I met a woman at O’Hare Field. She was reading it and so I struck up a conversation with her. She said, “I’m a Mormon, and I’m reading it because I’m beginning a new business and I want God to prosper it.” So, you know, if there’s some way that I can finally get the Almighty to do something good for me, I’ll read any book. That’s not the purpose of prayer, as we shall see in a moment.
Four years ago I preached on this, and this message is somewhat similar to that, but I say that not to make an apology because this is a message we have to hear every single year, but to simply say that we need to renew our minds as to how to pray. Now I want you to know today, and I’m making this promise to you, that I’m going to outline a method of prayer, and we’re even going to maybe take the opportunity of praying right here in such a way that, number one, you’ll never have to say the same old thing about the same old things again. Always fresh! Always new!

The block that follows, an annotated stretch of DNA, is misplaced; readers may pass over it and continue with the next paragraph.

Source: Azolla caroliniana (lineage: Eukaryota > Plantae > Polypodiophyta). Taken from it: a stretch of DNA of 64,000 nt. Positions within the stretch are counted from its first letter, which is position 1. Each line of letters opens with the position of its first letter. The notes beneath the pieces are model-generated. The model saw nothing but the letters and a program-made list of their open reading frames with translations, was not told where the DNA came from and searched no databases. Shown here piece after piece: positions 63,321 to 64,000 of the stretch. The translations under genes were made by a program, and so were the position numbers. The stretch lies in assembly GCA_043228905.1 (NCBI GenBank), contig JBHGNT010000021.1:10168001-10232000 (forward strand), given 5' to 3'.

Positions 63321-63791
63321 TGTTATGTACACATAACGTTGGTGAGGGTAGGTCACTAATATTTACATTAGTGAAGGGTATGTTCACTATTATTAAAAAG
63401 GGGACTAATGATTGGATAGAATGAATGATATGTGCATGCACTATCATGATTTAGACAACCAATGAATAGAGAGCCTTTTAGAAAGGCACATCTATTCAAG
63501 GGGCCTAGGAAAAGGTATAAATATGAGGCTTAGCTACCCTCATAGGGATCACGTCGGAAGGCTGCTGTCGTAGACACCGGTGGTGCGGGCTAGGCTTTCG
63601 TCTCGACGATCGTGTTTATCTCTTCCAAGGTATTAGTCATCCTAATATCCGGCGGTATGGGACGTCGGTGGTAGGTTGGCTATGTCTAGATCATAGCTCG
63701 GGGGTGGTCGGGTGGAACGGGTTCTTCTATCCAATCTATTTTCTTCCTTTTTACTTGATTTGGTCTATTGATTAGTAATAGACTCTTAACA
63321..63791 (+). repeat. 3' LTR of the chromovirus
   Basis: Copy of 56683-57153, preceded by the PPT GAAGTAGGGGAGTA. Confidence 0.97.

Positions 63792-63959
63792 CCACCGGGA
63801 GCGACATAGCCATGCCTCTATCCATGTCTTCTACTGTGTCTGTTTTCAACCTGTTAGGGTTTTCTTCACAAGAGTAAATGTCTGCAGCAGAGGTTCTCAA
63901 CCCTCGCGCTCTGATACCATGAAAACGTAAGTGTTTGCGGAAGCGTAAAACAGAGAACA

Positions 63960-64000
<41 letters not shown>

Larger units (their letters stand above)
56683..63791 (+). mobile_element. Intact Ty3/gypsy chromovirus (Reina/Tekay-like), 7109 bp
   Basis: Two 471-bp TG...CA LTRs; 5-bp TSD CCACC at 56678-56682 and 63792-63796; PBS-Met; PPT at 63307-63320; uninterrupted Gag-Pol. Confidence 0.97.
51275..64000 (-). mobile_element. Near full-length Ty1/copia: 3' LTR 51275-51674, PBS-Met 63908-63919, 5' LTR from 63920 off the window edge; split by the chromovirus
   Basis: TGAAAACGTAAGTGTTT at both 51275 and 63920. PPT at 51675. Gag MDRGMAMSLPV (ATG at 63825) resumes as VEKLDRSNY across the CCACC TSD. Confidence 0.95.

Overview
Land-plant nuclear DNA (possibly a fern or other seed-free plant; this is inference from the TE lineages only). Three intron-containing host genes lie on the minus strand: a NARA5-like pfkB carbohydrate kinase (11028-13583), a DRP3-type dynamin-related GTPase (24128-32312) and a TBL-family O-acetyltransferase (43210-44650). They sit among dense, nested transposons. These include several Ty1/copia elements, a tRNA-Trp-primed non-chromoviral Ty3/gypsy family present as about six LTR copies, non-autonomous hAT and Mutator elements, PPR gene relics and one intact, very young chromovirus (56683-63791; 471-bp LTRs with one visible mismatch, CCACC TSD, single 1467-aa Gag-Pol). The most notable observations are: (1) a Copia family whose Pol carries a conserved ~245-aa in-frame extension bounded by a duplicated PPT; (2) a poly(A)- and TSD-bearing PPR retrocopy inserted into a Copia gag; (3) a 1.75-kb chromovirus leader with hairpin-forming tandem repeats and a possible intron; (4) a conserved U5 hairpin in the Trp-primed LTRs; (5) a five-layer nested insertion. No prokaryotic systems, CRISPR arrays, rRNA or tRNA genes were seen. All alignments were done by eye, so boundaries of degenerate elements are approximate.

Secondly, God will respond. A way in which you interact with God! You can say something and He can say something. And then third, your soul will be satisfied. Aren’t you glad you came?
Now, how do we do this? Well, the answer is we combine two disciplines. We combine the discipline of meditation, which we spoke about last time. If you weren’t here last time, I encourage you to get a copy of the message. Meditation involves, as we know, we analyze, we personalize, we memorize, and we gave examples and illustrations of how to do that so that your Bible reading is transformed. And now what we’re going to do is we’re going to combine that meditation with prayer.
This message, by the way, is for average Christians—you know, the super average Christians. The real super stars don’t need to hear this. This is for struggling Christians, average Christians struggling in their prayer life. Does it include you, or are you beyond it? It’s for all of us.